San Jose sweeps Modesto Nuts

bvanderbeek@modbee.comMay 4, 2013 

    alternate textBrian VanderBeek
    Title: Staff writer
    Coverage areas: Sports, including preps, colleges and the Modesto Nuts
    Bio: Brian VanderBeek joined The Bee in 1996 after previously working at The Home News-Tribune and The Star-Ledger in New Jersey, the (Dover) Delaware State News and the Hanford Sentinel. He is a graduate of Ripon High, Modesto Junior College and holds a degree in journalism from Fresno State.
    Recent stories written by Brian
    On Twitter: @modestobeek

The swagger, and some of the confidence, is gone.

The Modesto Nuts arrived in town four weeks ago with shiny new South Atlantic League championship rings and a bounce in their collective step, ready to do some business in the California League.

But after the San Jose Giants completed a three-game sweep with a 5-3 victory Sunday at John Thurman Field, it was an emotionally injured bunch of Nuts that trudged back into the clubhouse.

Yes, this is a defeated team right now.

In the top of the ninth inning, with the Nuts trailing by only two runs, a member of the front office staff came into the press box with the information that there would be a players-only meeting following the game, which might restrict clubhouse access for a few minutes.

When the meeting was called went unexplained. Was it prior to the game, or when the Nuts trailed 5-0 in the sixth, or in the middle of the rally that fell short?

And what was it exactly that they thought would be accomplished by a team meeting?

There is only one thing missing from this team right now, and that's hitting. The pitching has been good and the defense solid. But offense is in short supply overall and supremely lacking when Modesto manages to get runners on base.

And since there's nothing about hitting that can be solved in a clubhouse meeting, the Nuts' field staff called off the pow-wow.

"Talk is cheap, especially when its obvious what's not getting done," said Nuts manager Lenn Sakata. "The depth of pitching in this league has been very good, which makes this an advanced stage of baseball for some of these guys. They have to see this level of pitching over and over before they can adjust to it.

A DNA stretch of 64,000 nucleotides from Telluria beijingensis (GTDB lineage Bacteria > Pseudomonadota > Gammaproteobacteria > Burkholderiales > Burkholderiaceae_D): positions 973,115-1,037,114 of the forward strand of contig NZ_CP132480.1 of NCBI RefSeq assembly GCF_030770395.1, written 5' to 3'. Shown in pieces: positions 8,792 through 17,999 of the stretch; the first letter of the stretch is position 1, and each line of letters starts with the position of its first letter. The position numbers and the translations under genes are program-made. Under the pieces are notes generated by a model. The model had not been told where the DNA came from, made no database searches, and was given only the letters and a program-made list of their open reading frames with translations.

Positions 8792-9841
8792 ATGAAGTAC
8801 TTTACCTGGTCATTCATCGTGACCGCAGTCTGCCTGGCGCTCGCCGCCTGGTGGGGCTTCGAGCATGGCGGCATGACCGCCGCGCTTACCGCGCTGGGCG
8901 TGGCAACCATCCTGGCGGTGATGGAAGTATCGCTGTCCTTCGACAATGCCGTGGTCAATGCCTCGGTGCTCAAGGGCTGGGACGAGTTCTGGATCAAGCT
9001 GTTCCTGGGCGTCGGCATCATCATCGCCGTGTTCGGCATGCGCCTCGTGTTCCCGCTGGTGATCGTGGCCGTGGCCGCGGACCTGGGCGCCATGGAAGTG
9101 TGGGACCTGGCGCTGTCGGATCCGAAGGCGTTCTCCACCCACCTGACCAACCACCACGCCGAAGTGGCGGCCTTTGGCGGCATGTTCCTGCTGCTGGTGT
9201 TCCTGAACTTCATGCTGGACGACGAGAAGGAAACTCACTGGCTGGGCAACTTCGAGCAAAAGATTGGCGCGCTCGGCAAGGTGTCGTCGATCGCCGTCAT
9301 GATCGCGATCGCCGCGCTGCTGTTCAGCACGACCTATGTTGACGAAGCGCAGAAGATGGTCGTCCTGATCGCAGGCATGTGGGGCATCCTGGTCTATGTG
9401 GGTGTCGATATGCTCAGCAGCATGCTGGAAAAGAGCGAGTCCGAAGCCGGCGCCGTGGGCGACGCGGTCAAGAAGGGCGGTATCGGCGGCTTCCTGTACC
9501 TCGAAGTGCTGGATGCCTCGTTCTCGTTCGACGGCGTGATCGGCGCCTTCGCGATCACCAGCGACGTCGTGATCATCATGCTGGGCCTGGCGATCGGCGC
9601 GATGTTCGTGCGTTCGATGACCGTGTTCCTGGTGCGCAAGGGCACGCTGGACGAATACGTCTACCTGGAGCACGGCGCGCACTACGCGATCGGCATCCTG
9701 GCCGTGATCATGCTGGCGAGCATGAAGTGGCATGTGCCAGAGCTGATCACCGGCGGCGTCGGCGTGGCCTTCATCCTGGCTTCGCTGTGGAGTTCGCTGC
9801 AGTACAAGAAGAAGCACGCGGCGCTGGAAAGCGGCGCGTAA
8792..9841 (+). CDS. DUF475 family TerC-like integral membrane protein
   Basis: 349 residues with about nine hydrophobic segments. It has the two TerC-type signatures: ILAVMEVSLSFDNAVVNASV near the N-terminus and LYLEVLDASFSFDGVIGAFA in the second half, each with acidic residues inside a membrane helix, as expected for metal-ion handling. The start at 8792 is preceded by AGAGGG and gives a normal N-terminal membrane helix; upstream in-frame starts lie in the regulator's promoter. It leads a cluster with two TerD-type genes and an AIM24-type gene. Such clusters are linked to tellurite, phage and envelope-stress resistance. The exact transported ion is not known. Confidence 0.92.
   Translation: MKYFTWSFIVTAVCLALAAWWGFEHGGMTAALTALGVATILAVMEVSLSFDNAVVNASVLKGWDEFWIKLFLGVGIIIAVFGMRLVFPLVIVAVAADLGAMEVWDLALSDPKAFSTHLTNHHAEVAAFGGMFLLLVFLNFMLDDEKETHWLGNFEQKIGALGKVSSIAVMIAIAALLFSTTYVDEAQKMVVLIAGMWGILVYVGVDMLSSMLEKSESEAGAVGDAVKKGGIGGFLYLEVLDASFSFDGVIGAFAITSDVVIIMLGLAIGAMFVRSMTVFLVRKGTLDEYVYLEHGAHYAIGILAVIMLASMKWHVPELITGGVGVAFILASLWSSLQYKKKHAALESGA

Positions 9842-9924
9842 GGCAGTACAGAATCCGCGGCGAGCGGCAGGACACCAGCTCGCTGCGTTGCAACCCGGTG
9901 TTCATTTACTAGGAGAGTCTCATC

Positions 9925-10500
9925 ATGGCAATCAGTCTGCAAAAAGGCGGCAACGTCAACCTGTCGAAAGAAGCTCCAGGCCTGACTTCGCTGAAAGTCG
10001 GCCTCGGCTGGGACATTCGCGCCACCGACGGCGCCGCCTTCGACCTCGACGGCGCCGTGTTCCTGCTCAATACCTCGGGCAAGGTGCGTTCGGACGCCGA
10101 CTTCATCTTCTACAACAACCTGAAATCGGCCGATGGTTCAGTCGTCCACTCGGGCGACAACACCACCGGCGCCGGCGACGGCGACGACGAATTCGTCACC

"But at some point the page has to be turned and the results have to be exhibited. It's not from lack of work or the lack of trying, it's just the lack of execution. There's an internal source within each individual player, and that source has to get tired of failing and figure out what it is that has to be done not to fail."

The single glaring team-wide failure right now is the inability to produce with runners in scoring position.

Modesto went 1-for-14 in such situations on Sunday, and in the three-game series were 4-for-33.

Extend those numbers back to opening night and the Nuts are 40-for-228 when a hit would be likely to produce a run, a woeful .175 average.

With those kinds of numbers it's amazing Modesto is only six games below .500 at 9-15.

"The guys still believe," Sakata said. "The failure hasn't become cancerous. But these guys haven't failed before in this prolonged manner. It's going to happen in every career, but this is a rude awakening for some of these guys.

"You get into things like this and you don't know how it happened. You don't get breaks. Calls don't go your way and you get bad bounces."

San Jose, meanwhile, isn't burdened by such mental weight. The Giants (18-6) again flexed muscle, but this time against a pitcher not used to giving up the long ball.

Modesto starter Dan Winkler (2-1) had not allowed an extra base hit through his first four starts, but was dinged for six on Sunday, including solo homers from Devin Harris, Jeff Arnold and Mac Williamson. Harris has six homers in six games against the Nuts this week and has cleared the fence in five straight games.

Modesto broke through for single runs in the sixth, seventh and eighth innings. Harold Riggins drove in two with an RBI single and a ground ball, while the other run scored on a wild pitch.

But with the tying runs on base in the ninth, the Nuts finished off a lost weekend with a double play ground ball, then packed their bags to start looking ahead to better times.

"Some guys looked better today," Sakata said. "I saw more aggression at the plate until we got into scoring situations, and all of that already has been talked about.

"They understand what's at stake, but they just have to keep pushing and get the job done."

Brian VanderBeek can be reached at (209) 578-2150 or follow him on Twitter, @modestobeek

Online: Nuts celebrating at the gate; Arenado celebrating in the big leagues. Read Brian VanderBeek's blog at

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